Weekly Seeds: Prayer and Protection
Sunday, August 22, 2021
After Pentecost Year B
Prayer and Protection
Gracious God, although we once were strangers, you receive us as friends and draw us home to you. Set your living bread before us that, feasting around your table, we may be strengthened to continue the work to which your Son commissioned us. Amen.
10 Finally, be strong in the Lord and in the strength of his power. 11 Put on the whole armor of God, so that you may be able to stand against the wiles of the devil. 12 For our struggle is not against enemies of blood and flesh, but against the rulers, against the authorities, against the cosmic powers of this present darkness, against the spiritual forces of evil in the heavenly places. 13 Therefore take up the whole armor of God, so that you may be able to withstand on that evil day, and having done everything, to stand firm. 14 Stand therefore, and fasten the belt of truth around your waist, and put on the breastplate of righteousness. 15 As shoes for your feet put on whatever will make you ready to proclaim the gospel of peace. 16 With all of these, take the shield of faith, with which you will be able to quench all the flaming arrows of the evil one. 17 Take the helmet of salvation, and the sword of the Spirit, which is the word of God.
18 Pray in the Spirit at all times in every prayer and supplication. To that end keep alert and always persevere in supplication for all the saints. 19 Pray also for me, so that when I speak, a message may be given to me to make known with boldness the mystery of the gospel, 20 for which I am an ambassador in chains. Pray that I may declare it boldly, as I must speak.
All readings for this Sunday:
1 Kings 8:(1, 6, 10–11) 22–30, 41–43 and Psalm 84
Joshua 24:1–2a, 14–18 and Psalm 34:15–22
- What evokes fear within you?
- What amplifies fear within you? What mitigates you?
- What is protection? In what ways do we seek it?
- How do you feel when you released from fear? How does being protected feel?
- What armor (arsenal and barriers) do you erect in order to get to that feeling?
By Cheryl Lindsay
We live in a world that loves the fight. Battle imagery and metaphors of power through and demonstrated by violence permeates all aspects of society. Modern sporting events assume the trappings of the ancient colosseum and athletes are regarded as gladiators. Politicians do not work together to ascertain the common good in a solution-oriented negotiation. They fight for the people they represent against the other side who are positioned as adversaries rather than colleagues with a different approach. Even the effort expended to stop the spread and subsequent destruction of the coronavirus is couched in the language of battle. Eulogies proclaim that they fought the good fight and announcements of overcoming a severe illness shout victory as much as healing.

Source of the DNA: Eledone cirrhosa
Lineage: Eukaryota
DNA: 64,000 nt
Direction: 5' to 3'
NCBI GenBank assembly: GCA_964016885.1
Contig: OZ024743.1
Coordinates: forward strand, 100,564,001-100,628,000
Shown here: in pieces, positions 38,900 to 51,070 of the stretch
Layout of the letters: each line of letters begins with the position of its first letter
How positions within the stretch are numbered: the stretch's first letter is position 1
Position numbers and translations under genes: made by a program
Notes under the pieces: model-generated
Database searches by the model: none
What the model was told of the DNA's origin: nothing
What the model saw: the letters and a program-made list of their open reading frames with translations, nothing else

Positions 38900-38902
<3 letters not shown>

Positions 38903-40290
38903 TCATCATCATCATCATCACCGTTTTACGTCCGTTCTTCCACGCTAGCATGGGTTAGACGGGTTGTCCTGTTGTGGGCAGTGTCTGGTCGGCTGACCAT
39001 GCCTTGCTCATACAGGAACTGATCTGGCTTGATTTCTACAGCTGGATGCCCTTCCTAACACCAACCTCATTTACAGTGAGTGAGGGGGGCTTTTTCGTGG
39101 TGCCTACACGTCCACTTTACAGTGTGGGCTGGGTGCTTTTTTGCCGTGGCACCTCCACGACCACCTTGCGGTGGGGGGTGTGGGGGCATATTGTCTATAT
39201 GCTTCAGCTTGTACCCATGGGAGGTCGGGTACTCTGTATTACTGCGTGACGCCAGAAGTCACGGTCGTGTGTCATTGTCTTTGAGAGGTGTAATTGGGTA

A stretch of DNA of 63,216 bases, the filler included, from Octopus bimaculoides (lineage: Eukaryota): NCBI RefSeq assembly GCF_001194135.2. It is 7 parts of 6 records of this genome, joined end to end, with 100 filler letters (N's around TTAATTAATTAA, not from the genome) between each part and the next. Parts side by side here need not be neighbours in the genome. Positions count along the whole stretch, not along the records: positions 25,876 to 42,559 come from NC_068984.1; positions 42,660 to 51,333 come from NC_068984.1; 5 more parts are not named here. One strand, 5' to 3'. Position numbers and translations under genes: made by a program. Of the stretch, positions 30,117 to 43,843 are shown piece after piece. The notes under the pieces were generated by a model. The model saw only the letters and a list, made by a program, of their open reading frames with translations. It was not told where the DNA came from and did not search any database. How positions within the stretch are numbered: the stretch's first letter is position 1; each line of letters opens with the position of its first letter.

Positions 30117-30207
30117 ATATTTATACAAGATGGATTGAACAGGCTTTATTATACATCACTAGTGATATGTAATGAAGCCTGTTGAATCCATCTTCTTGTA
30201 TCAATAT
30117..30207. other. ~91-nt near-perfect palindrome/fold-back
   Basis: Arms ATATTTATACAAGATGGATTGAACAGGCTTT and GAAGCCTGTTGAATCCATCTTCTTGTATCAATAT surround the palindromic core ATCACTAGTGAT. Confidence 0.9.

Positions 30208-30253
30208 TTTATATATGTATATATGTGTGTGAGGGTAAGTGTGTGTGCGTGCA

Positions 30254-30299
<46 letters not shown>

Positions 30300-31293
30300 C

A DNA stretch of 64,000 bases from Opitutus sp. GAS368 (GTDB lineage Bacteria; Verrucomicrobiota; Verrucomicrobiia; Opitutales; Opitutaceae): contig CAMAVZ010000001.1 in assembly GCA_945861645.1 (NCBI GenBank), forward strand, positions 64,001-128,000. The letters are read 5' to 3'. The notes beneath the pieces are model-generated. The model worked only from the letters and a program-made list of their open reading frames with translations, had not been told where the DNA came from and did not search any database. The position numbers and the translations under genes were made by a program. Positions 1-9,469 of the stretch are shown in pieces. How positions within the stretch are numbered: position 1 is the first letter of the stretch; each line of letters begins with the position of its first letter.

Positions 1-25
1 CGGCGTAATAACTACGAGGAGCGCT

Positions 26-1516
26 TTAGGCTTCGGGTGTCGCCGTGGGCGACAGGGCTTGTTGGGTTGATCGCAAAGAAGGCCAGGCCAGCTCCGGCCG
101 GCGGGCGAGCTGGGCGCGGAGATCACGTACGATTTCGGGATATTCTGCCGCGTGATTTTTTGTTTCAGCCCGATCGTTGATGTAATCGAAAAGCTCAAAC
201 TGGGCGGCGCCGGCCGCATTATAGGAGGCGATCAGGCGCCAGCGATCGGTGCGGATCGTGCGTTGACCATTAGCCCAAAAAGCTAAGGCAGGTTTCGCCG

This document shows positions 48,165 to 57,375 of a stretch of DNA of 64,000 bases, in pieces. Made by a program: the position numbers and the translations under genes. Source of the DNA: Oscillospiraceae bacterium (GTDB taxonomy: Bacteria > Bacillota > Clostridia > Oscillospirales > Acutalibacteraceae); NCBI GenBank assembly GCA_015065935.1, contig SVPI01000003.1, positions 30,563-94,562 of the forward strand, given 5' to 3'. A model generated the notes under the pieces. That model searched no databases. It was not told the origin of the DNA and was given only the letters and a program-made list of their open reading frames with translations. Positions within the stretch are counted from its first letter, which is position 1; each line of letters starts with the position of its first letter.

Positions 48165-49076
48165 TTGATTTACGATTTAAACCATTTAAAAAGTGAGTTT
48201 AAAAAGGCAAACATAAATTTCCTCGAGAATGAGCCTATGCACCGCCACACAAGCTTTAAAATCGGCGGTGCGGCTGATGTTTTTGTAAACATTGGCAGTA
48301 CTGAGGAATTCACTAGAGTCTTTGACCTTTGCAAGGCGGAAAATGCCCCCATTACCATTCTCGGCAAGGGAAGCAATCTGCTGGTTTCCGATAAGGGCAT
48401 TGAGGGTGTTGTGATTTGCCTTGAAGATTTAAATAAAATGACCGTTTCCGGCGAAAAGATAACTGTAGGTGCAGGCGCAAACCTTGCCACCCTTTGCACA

Even the pages of the Bible reveal the pervasiveness of the language of war, battle, and violent struggle. Peace, defined as the absence of conflict, seems elusive enough, but the concept is a minimized reflection of the ancient ideal of shalom, which my seminary Old Testament professor, Daniel Hawk, defined as “everything as God intends it to be.” That doesn’t sound like fighting. It sounds like the garden. It evokes images of lush abundance, fertile landscapes, clear and clean skies and water, and harmony between humanity as part of creation, not above or below.
War torn places do not resemble that imagery. Battles do not produce harmony or achieve God’s shalom. Fights do not make friends or forge community.
So, as followers of Jesus, why do we love the fight? Or…why do we like the idea of fighting?
This week’s focus scripture deliberately employs the language of the warrior with a fervent exhortation to be clothed and equipped with tools used to wage war. Paul’s letter to the Ephesians frames the Christian journey as an epic battle, for the individual, but even more significantly for the church–the body of Christ who is called upon to be prepared and vigilant in facing that struggle:
The framework that Paul utilizes in Ephesians, therefore, is dramatic. His vision of truth is something that Jesus performed. Truth is not merely a set of facts. This truthful, life-giving and transformative performance is something the church is to study, talk about, learn and, ultimately, to perform. In doing so, the church will grow up into Christ, embodying the life and love of God on earth. (Timothy G. Gombis)If the letter is written as an unfolding drama, chapter six provides the climax not the conclusion. That work is to be written as the hearers become the primary participants in writing the next phase of the story. Paul’s “Finally,” which begins this passage should be read less as a last point in a series and more as the central point of the life of the community of faith. As Hoke Smith, Jr. notes, “Paul is interpreting the Christian’s experience in terms of what it means to God in the realization of [God’s] unfolding purpose for the universe. [Paul’s] emphasis is not so much on the significance of redemption to the redeemed as on its significance to the Redeemer.”